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Despite the uncertainty in the community, you can try to foster an environment that includes as much routine and predictability as possible. Below are some tips for managing children’s increased time at home.

1. Organize an all-involved validation of the situation 

Validate both yours and your children’s experiences. Validation acknowledges how a person is feeling without agreeing or disagreeing. It shows children and adults that they are heard and helps them manage their emotions.

Acknowledge for your children that it may be frustrating, disappointing, and sad, that activities have been canceled or postponed. It also may be worrisome and stressful because none of us are sure when the return to more typical routines will happen. Let your children know that it is okay to have these feelings, and the family is going to do its best to make the most of these changes. Using “and” rather than “but” accepts both thoughts.

Like your children, you also deserve validation. These changes have likely turned your world upside down without sufficient time to prepare. You can feel exasperated and worried even when you’re trying to make the most of these experiences.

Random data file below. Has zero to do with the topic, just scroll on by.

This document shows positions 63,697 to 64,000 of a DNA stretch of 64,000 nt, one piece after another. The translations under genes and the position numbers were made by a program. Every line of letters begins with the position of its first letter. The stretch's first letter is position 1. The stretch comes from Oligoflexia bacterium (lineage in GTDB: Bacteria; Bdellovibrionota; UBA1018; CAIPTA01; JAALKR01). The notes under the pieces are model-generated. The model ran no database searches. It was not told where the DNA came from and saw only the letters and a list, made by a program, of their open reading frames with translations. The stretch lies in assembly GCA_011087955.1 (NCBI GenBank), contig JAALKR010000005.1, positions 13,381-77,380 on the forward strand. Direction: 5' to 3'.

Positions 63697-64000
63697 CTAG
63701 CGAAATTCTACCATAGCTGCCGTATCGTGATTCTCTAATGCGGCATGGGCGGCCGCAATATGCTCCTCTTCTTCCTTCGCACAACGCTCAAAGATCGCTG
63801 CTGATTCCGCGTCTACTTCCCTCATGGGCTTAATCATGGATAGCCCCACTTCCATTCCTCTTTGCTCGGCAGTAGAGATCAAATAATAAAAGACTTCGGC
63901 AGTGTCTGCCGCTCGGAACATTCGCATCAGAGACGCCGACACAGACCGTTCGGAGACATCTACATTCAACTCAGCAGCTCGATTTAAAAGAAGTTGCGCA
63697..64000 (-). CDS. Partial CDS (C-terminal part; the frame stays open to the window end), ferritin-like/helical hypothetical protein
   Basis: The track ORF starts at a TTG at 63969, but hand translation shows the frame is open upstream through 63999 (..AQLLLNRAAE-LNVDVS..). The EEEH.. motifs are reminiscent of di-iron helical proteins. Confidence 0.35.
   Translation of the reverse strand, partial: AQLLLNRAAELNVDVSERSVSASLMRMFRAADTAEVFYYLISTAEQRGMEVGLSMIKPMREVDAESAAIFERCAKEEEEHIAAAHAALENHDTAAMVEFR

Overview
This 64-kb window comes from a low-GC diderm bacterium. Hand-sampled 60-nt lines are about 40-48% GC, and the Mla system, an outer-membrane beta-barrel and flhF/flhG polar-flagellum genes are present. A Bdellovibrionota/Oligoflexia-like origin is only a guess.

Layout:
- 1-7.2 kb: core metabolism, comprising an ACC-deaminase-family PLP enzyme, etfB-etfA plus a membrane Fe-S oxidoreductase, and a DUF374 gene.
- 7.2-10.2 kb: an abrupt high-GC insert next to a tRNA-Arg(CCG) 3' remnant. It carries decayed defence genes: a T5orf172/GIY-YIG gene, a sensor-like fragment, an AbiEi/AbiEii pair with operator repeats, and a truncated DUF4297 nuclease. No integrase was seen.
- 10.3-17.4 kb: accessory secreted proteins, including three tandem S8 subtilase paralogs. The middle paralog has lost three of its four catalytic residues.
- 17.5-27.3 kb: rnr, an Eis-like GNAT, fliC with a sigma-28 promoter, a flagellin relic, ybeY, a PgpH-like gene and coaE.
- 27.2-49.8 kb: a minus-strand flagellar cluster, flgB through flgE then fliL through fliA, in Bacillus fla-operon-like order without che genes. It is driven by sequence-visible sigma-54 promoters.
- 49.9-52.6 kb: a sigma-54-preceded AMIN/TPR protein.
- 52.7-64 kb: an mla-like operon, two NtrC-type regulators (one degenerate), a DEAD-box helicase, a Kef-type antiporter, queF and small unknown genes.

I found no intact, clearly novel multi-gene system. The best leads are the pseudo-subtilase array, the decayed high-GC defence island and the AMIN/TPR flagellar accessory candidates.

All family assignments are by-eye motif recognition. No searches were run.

2.  Plan their schedule, as if they were at the school, but make it fun 

Although uncertainty is all over around, schools will certainly reopen at some point, perhaps sooner in some communities than in others. Sticking with a routine similar to the one practiced for typical school days will help make any return to school smoother, as well as give shape to each day.

Try to keep your children’s morning and bedtime routines the same as if they were preparing for school. Keeping meal times the same also can help. Create a daily schedule that is structured for your children. You can foster a sense of collaboration and control for them. For example, have a list of activities and let children choose when they happen.

Children like activities and, depending on their age, they have their favorites, such as choreography, drawings, and other artistic creations, sports competitions (like, who do more sit-ups?), or try their theatrical talent.

If more than one adult is at home, try to coordinate your schedules as best you can to work as a team by supervising your children’s programs when necessary.

3.  Plan screen time 

Encourage communication with other children, for example, classmates from your school. You can plan virtual play games for your kids with their friends, and FaceTime calls with family members during the after-school hours. Platforms like Zoom and Google Hangouts allow kids to have virtual group hangouts, so there are still ways to stay connected to others while avoiding loneliness.

You should also plan time to connect with other parents online or by phone. Share and learn with them what activities have kept kids interested, or just to talk with them. Parents have so many experiences worth sharing! You will see that spending more time with your children is much better than you could have imagined! Remember that you are not alone; We are in this together, and we are doing our part as a community to support each other and stay as healthy as possible.

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